In-store location services being driven by startups: report
As many as 10,000 stores – mostly in the United States – will have indoor location technology deployments in place by the end of this year, according to a new report from ABI Research.
The research firm’s latest edition of its Location Technologies forecast suggests that the era of in-store advertising and coupons delivered via a mobile phone is quickly becoming a reality in the U.S. Additionally, the report says growth is being driven by startups such as shopkick and not Google, as some might expect.
“A year ago, people thought Google would eat up this market,” said Patrick Connolly, a London-based senior analyst at ABI Research. “In actual fact, retailers have been reluctant to work with Google, which is creating a huge opportunity for startups.
“Because retailers are going to be tying in loyalty and other data, they are very reluctant to put that power in Google’s hands and want to partner with startups or deploy a solution themselves to retain power,” he said
With the potential offered by in-store location services to gather important data about shoppers – data that can be used to serve ads – retailers are reluctant to hand over control to Google, which could use the data to serve ads for competitors.
Embracing location technology
Retailers are gravitating toward location technologies such as in-store apps and mapping as they look to leverage mobile to drive bricks-and-mortar sales.
ABI forecasts that total indoor location technology installations will approach 10,000 stores by the end of 2012. Most of these installations will be located in stores in the U.S., which retailers have been more proactive in adopting location technology than elsewhere.
“The numbers are worldwide, but the activity is all U.S. based at the moment,” Mr. Connolly said. “About 95 percent of this is happening in the U.S.
“This is because retailers in the U.S. are open to the technology and the benefits it will bring,” he said. “Also, there are far more companies and startups offering solutions in this area.”
The research company also forecasts that the total number of mapped buildings will reach 70,000 by the end of 2012 and 500,000 by 2015.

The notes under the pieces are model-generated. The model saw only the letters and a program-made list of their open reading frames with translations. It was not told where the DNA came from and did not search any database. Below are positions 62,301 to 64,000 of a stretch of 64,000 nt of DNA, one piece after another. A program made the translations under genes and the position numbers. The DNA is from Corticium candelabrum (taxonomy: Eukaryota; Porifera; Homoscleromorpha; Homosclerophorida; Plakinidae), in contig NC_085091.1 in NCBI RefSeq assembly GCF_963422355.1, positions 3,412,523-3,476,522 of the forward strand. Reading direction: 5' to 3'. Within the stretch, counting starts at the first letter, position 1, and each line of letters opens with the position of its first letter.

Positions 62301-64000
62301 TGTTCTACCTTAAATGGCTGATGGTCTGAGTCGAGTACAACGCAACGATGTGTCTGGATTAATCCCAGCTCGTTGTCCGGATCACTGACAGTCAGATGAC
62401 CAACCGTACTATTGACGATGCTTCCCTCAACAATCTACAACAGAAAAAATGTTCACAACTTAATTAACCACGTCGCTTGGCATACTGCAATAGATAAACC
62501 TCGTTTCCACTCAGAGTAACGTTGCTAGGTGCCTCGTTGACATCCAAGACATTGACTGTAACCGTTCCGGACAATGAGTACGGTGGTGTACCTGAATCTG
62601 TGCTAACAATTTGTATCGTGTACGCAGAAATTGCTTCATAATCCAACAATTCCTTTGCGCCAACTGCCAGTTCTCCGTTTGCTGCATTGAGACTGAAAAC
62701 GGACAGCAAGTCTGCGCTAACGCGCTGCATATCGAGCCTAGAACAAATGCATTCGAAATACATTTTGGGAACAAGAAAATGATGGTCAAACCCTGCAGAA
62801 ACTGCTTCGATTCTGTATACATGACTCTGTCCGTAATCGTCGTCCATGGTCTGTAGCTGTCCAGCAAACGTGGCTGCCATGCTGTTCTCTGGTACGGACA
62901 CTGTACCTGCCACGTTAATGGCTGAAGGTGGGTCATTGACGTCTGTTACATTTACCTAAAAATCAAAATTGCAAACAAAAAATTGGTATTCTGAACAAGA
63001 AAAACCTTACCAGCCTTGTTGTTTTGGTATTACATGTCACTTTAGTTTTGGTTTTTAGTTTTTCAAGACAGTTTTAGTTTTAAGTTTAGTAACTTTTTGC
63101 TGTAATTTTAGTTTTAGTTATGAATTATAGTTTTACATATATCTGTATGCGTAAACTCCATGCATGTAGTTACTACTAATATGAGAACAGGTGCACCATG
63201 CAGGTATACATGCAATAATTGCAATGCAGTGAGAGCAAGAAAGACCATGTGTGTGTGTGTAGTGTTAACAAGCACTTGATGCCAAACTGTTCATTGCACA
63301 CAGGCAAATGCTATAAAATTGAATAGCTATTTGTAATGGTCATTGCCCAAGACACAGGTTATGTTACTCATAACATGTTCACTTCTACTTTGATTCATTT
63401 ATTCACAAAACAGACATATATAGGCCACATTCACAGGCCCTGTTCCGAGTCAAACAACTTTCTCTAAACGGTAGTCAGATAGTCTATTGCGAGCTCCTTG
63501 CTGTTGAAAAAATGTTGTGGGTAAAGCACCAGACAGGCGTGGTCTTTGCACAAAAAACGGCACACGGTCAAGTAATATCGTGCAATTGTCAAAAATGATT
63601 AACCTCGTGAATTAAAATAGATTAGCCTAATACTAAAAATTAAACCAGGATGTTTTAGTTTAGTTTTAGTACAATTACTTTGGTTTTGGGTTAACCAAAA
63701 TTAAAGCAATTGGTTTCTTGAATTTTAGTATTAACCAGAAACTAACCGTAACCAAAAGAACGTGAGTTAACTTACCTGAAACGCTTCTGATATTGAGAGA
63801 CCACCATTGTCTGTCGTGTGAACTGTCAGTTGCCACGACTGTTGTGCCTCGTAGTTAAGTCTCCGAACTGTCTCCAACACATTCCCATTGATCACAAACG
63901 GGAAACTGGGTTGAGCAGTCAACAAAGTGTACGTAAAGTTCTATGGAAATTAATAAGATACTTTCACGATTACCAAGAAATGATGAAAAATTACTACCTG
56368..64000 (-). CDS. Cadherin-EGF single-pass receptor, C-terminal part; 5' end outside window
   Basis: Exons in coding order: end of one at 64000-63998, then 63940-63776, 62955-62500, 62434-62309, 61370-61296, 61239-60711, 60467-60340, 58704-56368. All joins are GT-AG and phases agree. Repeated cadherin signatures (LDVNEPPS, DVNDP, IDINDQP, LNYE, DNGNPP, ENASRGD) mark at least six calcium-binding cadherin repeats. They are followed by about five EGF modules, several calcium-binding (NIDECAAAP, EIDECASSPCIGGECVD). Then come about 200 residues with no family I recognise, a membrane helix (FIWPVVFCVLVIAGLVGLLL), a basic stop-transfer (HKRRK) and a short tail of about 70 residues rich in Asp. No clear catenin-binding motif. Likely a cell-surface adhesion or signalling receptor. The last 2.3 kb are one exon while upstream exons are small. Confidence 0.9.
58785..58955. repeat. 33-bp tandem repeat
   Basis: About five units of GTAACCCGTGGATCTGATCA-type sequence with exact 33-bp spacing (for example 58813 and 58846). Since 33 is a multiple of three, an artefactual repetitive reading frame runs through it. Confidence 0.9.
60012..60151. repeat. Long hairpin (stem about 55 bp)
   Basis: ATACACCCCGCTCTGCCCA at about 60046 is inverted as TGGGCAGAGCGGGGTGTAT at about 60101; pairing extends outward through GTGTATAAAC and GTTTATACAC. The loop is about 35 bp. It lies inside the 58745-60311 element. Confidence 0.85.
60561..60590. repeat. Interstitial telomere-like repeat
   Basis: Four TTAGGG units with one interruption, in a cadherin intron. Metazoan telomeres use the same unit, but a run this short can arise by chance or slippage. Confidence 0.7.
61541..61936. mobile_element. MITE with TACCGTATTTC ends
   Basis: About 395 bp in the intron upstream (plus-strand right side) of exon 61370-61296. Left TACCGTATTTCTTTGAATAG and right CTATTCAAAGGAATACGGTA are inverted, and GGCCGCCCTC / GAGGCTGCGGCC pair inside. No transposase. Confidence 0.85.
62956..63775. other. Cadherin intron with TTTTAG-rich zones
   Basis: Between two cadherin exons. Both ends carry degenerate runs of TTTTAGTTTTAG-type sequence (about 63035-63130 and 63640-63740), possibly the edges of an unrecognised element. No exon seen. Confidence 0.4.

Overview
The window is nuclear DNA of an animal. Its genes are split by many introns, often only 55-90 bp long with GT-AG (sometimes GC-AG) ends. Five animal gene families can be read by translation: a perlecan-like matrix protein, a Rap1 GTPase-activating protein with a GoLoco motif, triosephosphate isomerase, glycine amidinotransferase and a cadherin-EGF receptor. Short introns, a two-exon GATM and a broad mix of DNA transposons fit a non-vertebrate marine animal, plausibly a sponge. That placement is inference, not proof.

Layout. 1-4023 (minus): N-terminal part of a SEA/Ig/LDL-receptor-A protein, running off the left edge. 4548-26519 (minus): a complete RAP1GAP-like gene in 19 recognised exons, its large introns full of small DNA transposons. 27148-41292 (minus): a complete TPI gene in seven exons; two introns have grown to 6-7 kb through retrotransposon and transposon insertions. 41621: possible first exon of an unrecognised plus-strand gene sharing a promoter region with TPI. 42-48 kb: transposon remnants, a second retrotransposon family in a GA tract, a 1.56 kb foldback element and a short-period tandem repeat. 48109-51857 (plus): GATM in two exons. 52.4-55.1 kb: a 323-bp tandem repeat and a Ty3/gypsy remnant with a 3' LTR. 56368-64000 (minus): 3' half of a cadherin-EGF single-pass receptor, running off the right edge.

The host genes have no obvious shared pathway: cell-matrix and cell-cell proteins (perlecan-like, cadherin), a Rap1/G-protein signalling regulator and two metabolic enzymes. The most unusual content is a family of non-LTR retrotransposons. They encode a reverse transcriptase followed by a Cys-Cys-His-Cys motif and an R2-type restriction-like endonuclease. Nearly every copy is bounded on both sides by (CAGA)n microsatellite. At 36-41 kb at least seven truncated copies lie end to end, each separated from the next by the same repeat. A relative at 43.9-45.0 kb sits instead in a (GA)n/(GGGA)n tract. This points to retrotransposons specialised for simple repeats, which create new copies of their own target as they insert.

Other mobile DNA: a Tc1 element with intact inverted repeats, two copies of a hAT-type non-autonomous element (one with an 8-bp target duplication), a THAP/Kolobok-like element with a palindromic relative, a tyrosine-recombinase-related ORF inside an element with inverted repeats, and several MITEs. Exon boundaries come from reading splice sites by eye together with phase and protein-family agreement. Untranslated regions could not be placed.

In-store location services are currently dominated by shopkick, which uses audio technology. However, ABI forecasts that WiFi technologies will become dominant by 2015 as companies such as Cisco and Motorola build out their indoor location offering make it easier and cheaper for retailers to adopt.
By 2015, ABI expects WiFi to be followed by Bluetooth as the second most prevalent in-store location technology.
In addition to retail stores, location technology deployments are happening in stadiums, museums, airports and universities.
The companies offering these services are expanding to support customer analytics in addition to navigation and wayfinding. ABI expects them to ultimately add hyperlocal advertising and couponing as well.
In-store location technologies offer two key benefits to retailers .
First, the technology enables retailers to gain some of the same analytical benefits of online shopping by monitoring how shoppers move through a store. As a result, retailers should be able to gain a deeper understanding of how to sell advertising, how to arrange the store and generally, deliver a better, more efficient in-store experience.
Additionally, location technology will enable retailers to serve ads and coupons to users that are relevant to them.
“There is this huge potential to drive additional sales,” Mr. Connolly said. “Three billion coupons were redeemed in the U.S. in 2011 and local advertising was a $50 to $60 billion business – indoor location technology makes the whole thing far more efficient and user friendly.”
Chantal Tode is associate editor on Mobile Commerce Daily, New York